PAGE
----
Ironically, the law that created the “payroll tax holiday” also extended the Bush-era tax cuts to 12/31/2012… coincidentally, to just after the 2012 elections. Isn’t that special? 😉 😉
Ending the “Bush tax cuts for the rich”
Now we enter the murky world of political doublespeak.
In 2013, President Obama and all Democrats want to keep the Bush-era tax cuts for everyone making less than $250,000 a year but end them for everyone making $250,000 or more.
There is nothing wrong with that idea.
What is wrong is that the President and others are being intellectually and politically dishonest about what they want.
By the definition above everyone earning $250,000 a year or more would get a tax increase in 2013. Why? Because a change in the tax code would result in those folks paying more taxes in 2013 than they did in 2012.
But President Obama does not call that a tax increase. Instead, he has re-branded it as ‘ending the Bush tax cuts for the rich’.
That is political doublespeak. It is how a tax increase gets turned into a tax cut.
The Wealth Gap
The wealth gap is real. It has grown substantially greater over several decades. It is inhibiting economic growth because the super wealthy, not ordinary small business owners, have so much money they are unable to plow it back into the mainstream economy.
Within the Occupy Movement the whole concept of the 99% is based on the growing wealth gap between the super wealthy and everyone else.
It can validly be argued that the super rich can afford to pay more taxes than they do now. They can and given our enormous national debt they probably should. That is not at issue.
What is at issue?
Moral, intellectual and political honesty. Call, a spade a spade.
If you want to say the rich should pay more taxes then just say so up front. Let the American voter decide for themselves what is right and what is wrong.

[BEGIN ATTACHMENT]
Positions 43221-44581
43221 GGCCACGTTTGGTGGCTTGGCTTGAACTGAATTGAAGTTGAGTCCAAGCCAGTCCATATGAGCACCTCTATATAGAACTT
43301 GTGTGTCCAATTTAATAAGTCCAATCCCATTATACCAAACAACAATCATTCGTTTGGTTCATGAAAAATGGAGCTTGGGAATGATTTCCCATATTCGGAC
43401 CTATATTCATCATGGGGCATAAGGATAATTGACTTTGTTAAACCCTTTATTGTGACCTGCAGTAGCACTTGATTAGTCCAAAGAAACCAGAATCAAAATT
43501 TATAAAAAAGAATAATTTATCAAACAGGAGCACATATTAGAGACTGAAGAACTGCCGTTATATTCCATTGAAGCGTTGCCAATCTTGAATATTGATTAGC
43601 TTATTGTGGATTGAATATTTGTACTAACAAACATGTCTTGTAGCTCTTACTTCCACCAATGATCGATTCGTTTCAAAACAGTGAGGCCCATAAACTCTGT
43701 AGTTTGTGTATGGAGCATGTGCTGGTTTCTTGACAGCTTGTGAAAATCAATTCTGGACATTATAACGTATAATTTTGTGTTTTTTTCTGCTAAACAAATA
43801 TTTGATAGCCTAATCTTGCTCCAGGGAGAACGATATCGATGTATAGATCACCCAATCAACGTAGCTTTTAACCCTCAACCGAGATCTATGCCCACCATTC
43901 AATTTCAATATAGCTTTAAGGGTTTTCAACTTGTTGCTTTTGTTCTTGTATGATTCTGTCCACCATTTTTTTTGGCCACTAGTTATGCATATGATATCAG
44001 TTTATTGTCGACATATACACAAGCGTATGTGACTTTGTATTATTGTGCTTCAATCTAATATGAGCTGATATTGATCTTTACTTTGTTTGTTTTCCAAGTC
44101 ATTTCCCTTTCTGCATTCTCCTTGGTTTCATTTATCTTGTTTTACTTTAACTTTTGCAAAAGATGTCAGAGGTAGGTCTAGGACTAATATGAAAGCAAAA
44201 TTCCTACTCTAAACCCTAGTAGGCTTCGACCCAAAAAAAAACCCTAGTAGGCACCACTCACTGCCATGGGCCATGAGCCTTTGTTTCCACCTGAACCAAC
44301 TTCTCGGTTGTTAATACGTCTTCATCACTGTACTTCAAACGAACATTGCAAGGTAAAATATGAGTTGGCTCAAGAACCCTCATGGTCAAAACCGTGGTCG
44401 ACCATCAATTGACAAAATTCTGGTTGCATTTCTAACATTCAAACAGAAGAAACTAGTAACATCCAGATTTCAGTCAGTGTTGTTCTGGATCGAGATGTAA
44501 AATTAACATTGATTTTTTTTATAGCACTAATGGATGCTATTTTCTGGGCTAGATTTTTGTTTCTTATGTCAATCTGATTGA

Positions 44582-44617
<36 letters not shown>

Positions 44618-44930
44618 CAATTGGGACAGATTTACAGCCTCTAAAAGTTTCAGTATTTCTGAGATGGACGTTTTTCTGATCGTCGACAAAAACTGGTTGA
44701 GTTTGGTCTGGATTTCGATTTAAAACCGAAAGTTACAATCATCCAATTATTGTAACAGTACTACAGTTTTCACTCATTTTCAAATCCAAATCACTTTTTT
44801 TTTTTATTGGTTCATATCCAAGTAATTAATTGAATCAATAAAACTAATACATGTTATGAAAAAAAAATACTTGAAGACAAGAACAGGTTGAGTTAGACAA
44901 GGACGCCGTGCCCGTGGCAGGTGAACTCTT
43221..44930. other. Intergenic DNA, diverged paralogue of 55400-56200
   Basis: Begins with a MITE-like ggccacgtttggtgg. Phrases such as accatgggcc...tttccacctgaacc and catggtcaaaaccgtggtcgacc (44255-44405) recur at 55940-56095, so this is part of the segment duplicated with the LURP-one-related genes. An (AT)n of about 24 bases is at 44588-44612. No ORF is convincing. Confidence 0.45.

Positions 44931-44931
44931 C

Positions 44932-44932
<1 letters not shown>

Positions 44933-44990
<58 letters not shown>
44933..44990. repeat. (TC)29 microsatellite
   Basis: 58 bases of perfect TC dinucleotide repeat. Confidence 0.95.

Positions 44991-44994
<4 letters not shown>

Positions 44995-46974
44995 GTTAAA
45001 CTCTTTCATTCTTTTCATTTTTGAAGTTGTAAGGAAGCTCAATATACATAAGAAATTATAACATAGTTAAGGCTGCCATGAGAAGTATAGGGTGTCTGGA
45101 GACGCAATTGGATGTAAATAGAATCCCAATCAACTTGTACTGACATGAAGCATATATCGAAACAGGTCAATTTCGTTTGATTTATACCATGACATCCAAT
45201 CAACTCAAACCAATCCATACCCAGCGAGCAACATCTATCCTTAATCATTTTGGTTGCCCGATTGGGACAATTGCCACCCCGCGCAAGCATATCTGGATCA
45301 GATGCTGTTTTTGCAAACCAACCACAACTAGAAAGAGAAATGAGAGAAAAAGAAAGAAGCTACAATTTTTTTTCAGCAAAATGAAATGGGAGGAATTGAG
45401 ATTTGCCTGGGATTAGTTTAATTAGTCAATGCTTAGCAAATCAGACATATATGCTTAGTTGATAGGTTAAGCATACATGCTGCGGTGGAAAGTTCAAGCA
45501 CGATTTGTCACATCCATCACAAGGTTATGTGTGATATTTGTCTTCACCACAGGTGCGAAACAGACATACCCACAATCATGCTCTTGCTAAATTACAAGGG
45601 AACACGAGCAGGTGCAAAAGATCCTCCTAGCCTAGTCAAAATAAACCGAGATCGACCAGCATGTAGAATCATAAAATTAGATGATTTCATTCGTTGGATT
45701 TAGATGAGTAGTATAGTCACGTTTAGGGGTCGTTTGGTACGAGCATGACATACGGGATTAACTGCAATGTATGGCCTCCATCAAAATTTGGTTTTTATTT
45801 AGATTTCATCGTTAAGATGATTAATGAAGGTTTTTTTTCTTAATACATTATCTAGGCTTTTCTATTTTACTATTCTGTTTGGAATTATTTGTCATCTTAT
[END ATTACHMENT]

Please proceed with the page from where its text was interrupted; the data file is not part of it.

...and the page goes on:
Don’t pretend it is something different from what it is. Don’t call a tax increase a “tax cut for the rich” when it isn’t. It insults the intelligence of every voter.
All politicians, not just President Obama, bend reality to score political points. For their own ends, like President Obama, they will twist a tax increase into a tax cut if it will help achieve a political goal that gets them reelected.
It is our responsibility as American citizens to separate the wheat from the chaff to make the right choices when we evaluate the quality of our representatives.
Does the wealth gap justify that the super wealthy should get a permanent tax hike to fund a growing but essentially temporary government debt problem?
Are the super wealthy the cause of our national debt problem and, as a result, should they be made to pay more than they already do?
Given its incredibly dismal fiscal management of our tax dollars, is the federal government the right place to entrust our hard earned wages to create jobs and grow the economy?
These heady questions are considerations for each and every American voter as we solidify our own views.
Then, as informed voters at the ballot box in 2012, we can vote for or against an elected official based on those views.
As Harrison Ford was warned in “Indian Jones and the Last Crusade“…
Choose. But choose wisely, for while the true Grail will bring you life, the false Grail will take it from you.